Tackling tax abuse

Though OECD work on making international tax fairer began over 50 years ago, it was not until 1998 and a report on harmful tax competition that the OECD stepped up its work against tax evasion, tax havens and abuse.

Since then it has been committed to counter harmful tax practices and improve compliance, encourage exchange of information, combat aggressive tax planning and corruption, and improve co-operation between tax and anti-money laundering authorities.

The 1998 report defined a tax haven as a country or territory where there is no or nominal tax on the relevant income, combined with a lack of effective exchange of information, a lack of transparency, and no substantial economic activities. The OECD has also developed standards of transparency and exchange of information that have been endorsed by governments and international organisations throughout the world and which serve as a model for most of the 3,000 bilateral tax conventions in existence today.

The standards require several things, such as exchange of information on request where it is "foreseeably relevant" to the administration and enforcement of the domestic laws of the treaty partner, and respect for taxpayers' rights. Strict confidentiality of all information exchanged is also required. Progress on improving transparency, informationsharing and compliance with tax laws accelerated in the lead-up and aftermath of the G20 summit in April 2009, which set the fight against tax havens as a priority.

All 30 OECD countries now meet the standard. Of the 40-plus tax havens that the OECD identified in 2000, nine-the Netherlands Antilles, Aruba, Bermuda, the British Virgin Islands, Cyprus, the Isle of Man, Guernsey, Jersey and Malta-are actively implementing the OECD standard either by means of Tax Information Exchange Agreements (TIEAs) or tax treaties, and the international community needs to recognise this progress. Macao and Singapore, as well as Hong Kong, China, have endorsed the standards and will take steps before the end of 2009 to start implementing them. Andorra, Liechtenstein and Monaco have also agreed to implement the standards. The Global Forum on Taxation, which is now the pre-eminent platform for international dialogue on this issue, will monitor commitments and push for compliance in more jurisdictions, as well as work to prevent the creation of new tax havens.

References

OECD (1998), Harmful Tax Competition: An Emerging Global Issue, Paris For more details, see also www.oecd.org/tax/evasion

Visit www.oecd.org/tax

Visit www.oecd.org/finance

©OECD Observer No 273 June 2009



Bookmark this


Economic data

E-Newsletter

Stay up-to-date with the latest news from the OECD by signing up for our e-newsletter :

Twitter feed

Editor's choice

  • Internet policy video
  • As the Internet transforms the way people, businesses, and economies work, what policies do governments need to implement so that everyone benefits from the digital economy?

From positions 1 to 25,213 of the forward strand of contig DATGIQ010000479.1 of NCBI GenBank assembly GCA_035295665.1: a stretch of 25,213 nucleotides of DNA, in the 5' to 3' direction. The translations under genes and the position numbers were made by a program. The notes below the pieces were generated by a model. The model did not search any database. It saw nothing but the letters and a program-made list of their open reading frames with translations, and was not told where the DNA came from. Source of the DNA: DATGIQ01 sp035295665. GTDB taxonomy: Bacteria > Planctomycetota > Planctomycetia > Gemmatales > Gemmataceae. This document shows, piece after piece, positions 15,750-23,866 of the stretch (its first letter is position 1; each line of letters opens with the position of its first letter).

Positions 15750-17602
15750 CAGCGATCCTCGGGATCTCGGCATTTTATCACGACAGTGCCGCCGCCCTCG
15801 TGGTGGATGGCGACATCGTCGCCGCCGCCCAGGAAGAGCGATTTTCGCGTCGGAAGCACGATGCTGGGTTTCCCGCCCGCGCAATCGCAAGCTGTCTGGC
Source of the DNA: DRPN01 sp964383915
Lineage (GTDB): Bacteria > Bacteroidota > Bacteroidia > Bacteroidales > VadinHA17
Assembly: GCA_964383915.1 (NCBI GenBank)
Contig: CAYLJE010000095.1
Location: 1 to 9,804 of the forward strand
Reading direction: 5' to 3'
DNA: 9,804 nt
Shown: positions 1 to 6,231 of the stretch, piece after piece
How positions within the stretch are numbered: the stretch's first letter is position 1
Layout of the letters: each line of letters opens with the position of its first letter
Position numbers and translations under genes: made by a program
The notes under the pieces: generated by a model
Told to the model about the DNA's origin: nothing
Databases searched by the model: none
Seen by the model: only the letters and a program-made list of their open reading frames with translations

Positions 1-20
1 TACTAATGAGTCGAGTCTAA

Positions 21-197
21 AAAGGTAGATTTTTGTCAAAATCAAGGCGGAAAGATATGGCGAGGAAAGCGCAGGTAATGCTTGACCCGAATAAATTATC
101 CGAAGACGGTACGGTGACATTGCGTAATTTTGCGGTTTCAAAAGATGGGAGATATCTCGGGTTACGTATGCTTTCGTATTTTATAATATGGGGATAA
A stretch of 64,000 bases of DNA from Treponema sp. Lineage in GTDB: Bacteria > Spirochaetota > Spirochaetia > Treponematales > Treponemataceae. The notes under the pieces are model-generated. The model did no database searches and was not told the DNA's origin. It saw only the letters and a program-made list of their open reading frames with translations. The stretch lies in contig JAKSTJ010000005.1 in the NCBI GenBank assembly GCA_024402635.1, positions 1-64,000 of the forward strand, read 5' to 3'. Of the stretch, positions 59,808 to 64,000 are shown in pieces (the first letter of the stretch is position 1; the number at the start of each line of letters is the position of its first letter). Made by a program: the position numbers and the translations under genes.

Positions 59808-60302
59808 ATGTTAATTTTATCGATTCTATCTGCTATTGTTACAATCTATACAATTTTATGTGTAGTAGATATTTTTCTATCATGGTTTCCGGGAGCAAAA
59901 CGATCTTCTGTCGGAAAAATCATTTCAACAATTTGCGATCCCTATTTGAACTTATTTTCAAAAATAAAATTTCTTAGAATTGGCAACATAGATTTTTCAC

• "About 53% of foreign bribery cases involved corporate management or CEOs." Read more in the OECD Foreign Bribery Report
  • France 24 – Eurozone weakness threatens global economy: The Eurozone could get stuck in a “stagnation trap" without decisive action and poses a risk to the entire global economy.
  • [Video] If Africa aided Norway: Radi-aid challenges clichés.
  • [VIDEO] Migration is constantly evolving. Around one in ten people in the developed world today is an immigrant. And over the past decade, migrants have accounted for 70% of the increase in the working-age population in the OECD area, according to the OECD’s latest International Migration Outlook.
  • More fiscal stimulus could help Japan: speaking with CNBC, Randall Jones, Head of Japan/Korea Desk at OECD, warns that Japan needs a detailed and credible fiscal consolidation plan.
  • Modest global economic forecasts, continuing high unemployment and serious downside risks should spur governments with a greater sense of urgency to fully employ monetary, fiscal and structural policy levers to support growth, notably in Europe, according to the OECD’s latest Economic Outlook.
  • OECD Employment Outlook 2014: The OECD Employment Outlook 2014 includes chapters on recent labour market developments with a special section on earnings, job quality, youth employment, and forms of employment and employment protection.
  • Try our latest OECD Observer crossword!
  • Better Life Index
    How do you measure a Better Life? The OECD has launched a new interactive infographic where visitors can explore the priorities of people worldwide. Be a part of it. Create and share your Better Life Index.

Most Popular Articles

Subscribe Now

<b>Subscribe now!</b>

To receive your exclusive print editions delivered to you directly


Online edition
Previous editions

Poll

Is deflation a major risk in OECD economies?

Yes
No
Don't know

OECD Insights Blog

NOTE: All signed articles in the OECD Observer express the opinions of the authors
and do not necessarily represent the official views of OECD member countries.

All rights reserved. OECD 2014